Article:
## Friday, December 17, 2010

### A Chessboard Fallacy

"Here is a diagram of a chessboard," he said. "You see there are sixty-four squares—eight by eight. Now I draw a straight line from the top left-hand corner, where the first and second squares meet, to the bottom right-hand corner. I cut along this line with the scissors, slide up the piece that I have marked B, and then clip off the little corner C by a cut along the first upright line. This little piece will exactly fit into its place at the top, and we now have an oblong with seven squares on one side and nine squares on the other. There are, therefore, now only sixty-three squares, because seven multiplied by nine makes sixty-three. Where on earth does that lost square go to? I have tried over and over again to catch the little beggar, but he always eludes me. For the life of me I cannot discover where he hides himself."

"It seems to be like the other old chessboard fallacy, and perhaps the explanation is the same," said Reginald—"that the pieces do not exactly fit."

"But they do fit," said Uncle John. "Try it, and you will see."

Later in the evening Reginald and George, were seen in a corner with their heads together, trying to catch that elusive little square, and it is only fair to record that before they retired for the night they succeeded in securing their prey, though some others of the company failed to see it when captured. Can the reader solve the little mystery?

Solution

## Friday, November 12, 2010

### The Spanish Dungeon

Not fifty miles from Cadiz stood in the middle ages a castle, all traces of which have for centuries disappeared. Among other interesting features, this castle contained a particularly unpleasant dungeon divided into sixteen cells, all communicating with one another, as shown in the illustration.

Now, the governor was a merry wight, and very fond of puzzles withal. One day he went to the dungeon and said to the prisoners, "By my halidame!" (or its equivalent in Spanish) "you shall all be set free if you can solve this puzzle. You must so arrange yourselves in the sixteen cells that the numbers on your backs shall form a magic square in which every column, every row, and each of the two diagonals shall add up the same. Only remember this: that in no case may two of you ever be together in the same cell."

One of the prisoners, after working at the problem for two or three days, with a piece of chalk, undertook to obtain the liberty of himself and his fellow-prisoners if they would follow his directions and move through the doorway from cell to cell in the order in which he should call out their numbers.

Solution

## Sunday, October 10, 2010

### The Two Rooks

This is a puzzle game for two players. Each player has a single rook. The first player places his rook on any square of the board that he may choose to select, and then the second player does the same. They now play in turn, the point of each play being to capture the opponent's rook. But in this game you cannot play through a line of attack without being captured. That is to say, if in the diagram it is Black's turn to play, he cannot move his rook to his king's knight's square, or to his king's rook's square, because he would enter the "line of fire" when passing his king's bishop's square. For the same reason he cannot move to his queen's rook's seventh or eighth squares. Now, the game can never end in a draw. Sooner or later one of the rooks must fall, unless, of course, both players commit the absurdity of not trying to win. The trick of winning is ridiculously simple when you know it. Can you solve the puzzle?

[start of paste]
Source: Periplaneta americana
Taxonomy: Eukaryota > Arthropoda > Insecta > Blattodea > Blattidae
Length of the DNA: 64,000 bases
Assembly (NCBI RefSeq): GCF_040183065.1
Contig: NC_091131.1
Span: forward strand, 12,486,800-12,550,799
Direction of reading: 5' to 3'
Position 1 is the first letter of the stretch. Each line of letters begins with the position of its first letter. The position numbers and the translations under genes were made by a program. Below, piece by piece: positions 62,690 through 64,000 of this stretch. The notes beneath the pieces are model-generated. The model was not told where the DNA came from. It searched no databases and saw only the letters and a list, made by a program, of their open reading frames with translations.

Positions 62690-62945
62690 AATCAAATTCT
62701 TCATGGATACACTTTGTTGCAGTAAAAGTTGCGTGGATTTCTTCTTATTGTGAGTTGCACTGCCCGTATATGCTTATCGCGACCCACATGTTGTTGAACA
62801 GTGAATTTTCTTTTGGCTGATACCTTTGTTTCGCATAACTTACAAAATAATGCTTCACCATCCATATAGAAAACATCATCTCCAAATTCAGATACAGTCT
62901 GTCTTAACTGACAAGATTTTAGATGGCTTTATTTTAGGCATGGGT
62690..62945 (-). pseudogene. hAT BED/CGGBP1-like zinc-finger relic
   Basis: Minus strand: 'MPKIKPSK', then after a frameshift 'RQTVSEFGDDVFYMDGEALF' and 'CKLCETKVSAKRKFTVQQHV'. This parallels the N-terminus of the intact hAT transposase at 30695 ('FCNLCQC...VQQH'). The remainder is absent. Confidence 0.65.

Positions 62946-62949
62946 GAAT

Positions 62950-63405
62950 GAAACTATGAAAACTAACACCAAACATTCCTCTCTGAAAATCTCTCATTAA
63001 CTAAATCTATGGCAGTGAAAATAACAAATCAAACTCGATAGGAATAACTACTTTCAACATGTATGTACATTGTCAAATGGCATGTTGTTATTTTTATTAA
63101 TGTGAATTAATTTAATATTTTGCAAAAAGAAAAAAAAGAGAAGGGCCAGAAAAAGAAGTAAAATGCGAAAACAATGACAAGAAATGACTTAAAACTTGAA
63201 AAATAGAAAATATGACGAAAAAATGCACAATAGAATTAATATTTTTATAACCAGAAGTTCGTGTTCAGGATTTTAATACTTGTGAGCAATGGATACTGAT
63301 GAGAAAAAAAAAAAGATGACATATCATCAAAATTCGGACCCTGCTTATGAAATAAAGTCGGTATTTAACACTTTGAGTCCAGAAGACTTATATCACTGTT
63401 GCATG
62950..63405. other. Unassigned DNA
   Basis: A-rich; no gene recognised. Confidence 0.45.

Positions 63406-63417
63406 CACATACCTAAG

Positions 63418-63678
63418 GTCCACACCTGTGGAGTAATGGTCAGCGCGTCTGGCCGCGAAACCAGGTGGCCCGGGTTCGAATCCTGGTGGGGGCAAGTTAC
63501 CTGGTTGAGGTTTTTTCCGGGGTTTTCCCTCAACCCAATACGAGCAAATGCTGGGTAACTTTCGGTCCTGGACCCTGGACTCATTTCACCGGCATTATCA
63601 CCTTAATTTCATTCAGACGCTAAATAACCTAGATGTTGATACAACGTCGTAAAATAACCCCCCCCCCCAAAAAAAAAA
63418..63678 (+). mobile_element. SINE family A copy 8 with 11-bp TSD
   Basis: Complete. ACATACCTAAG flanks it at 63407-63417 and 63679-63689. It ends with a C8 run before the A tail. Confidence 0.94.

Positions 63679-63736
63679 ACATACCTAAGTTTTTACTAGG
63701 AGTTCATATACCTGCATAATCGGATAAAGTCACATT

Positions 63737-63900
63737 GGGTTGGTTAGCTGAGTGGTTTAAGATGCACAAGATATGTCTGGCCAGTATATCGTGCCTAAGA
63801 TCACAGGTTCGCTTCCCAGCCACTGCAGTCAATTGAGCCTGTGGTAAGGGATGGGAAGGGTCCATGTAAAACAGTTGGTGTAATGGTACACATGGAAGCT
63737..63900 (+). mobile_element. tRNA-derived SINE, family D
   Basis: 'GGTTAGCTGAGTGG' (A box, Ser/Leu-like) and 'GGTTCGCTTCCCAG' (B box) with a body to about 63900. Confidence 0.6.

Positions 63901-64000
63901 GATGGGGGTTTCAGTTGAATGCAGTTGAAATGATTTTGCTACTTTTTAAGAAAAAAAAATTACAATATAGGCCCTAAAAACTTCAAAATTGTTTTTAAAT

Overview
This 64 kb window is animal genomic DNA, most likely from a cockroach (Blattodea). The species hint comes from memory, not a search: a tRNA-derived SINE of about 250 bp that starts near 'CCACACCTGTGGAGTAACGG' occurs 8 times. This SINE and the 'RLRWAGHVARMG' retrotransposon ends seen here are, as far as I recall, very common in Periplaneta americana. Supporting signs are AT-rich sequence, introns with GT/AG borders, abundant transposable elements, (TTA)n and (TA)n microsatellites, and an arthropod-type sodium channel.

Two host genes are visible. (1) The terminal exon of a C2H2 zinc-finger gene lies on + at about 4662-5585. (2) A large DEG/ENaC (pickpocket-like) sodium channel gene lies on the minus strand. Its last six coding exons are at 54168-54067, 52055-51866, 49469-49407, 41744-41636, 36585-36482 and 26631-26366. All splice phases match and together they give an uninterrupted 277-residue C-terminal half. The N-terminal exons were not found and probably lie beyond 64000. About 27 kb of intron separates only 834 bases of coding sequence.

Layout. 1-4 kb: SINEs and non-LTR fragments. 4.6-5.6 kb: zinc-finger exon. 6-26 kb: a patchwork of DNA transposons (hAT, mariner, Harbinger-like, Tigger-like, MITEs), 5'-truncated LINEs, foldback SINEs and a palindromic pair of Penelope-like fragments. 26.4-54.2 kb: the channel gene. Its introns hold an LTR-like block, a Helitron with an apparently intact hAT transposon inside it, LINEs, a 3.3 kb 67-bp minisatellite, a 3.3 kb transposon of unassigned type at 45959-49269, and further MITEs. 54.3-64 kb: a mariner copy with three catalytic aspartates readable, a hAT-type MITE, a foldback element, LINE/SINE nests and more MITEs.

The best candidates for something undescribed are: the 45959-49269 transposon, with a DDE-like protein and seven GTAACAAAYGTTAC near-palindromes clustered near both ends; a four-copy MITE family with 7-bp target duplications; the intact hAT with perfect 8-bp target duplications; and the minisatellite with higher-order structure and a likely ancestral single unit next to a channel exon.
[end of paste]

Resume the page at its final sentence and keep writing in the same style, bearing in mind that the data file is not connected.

Solution

## Thursday, September 9, 2010

### The "T" Card Puzzle

An entertaining little puzzle with cards is to take the nine cards of a suit, from ace to nine inclusive, and arrange them in the form of the letter "T," as shown in the illustration, so that the pips in the horizontal line shall count the same as those in the column. In the example given they add up twenty-three both ways. Now, it is quite easy to get a single correct arrangement. The puzzle is to discover in just how many different ways it may be done. Though the number is high, the solution is not really difficult if we attack the puzzle in the right manner. The reverse way obtained by reflecting the illustration in a mirror we will not count as different, but all other changes in the relative positions of the cards will here count. How many different ways are there?

## Monday, August 16, 2010

### Crossing the Stream

During a country ramble Mr. and Mrs. Softleigh found themselves in a pretty little dilemma. They had to cross a stream in a small boat which was capable of carrying only 150 lbs. weight. But Mr. Softleigh and his wife each weighed exactly 150 lbs., and each of their sons weighed 75 lbs. And then there was the dog, who could not be induced on any terms to swim. On the principle of "ladies first," they at once sent Mrs. Softleigh over; but this was a stupid oversight, because she had to come back again with the boat, so nothing was gained by that operation. How did they all succeed in getting across? The reader will find it much easier than the Softleigh family did, for their greatest enemy could not have truthfully called them a brilliant quartette—while the dog was a perfect fool.

Solution

## Tuesday, July 20, 2010

### The Doctor's Query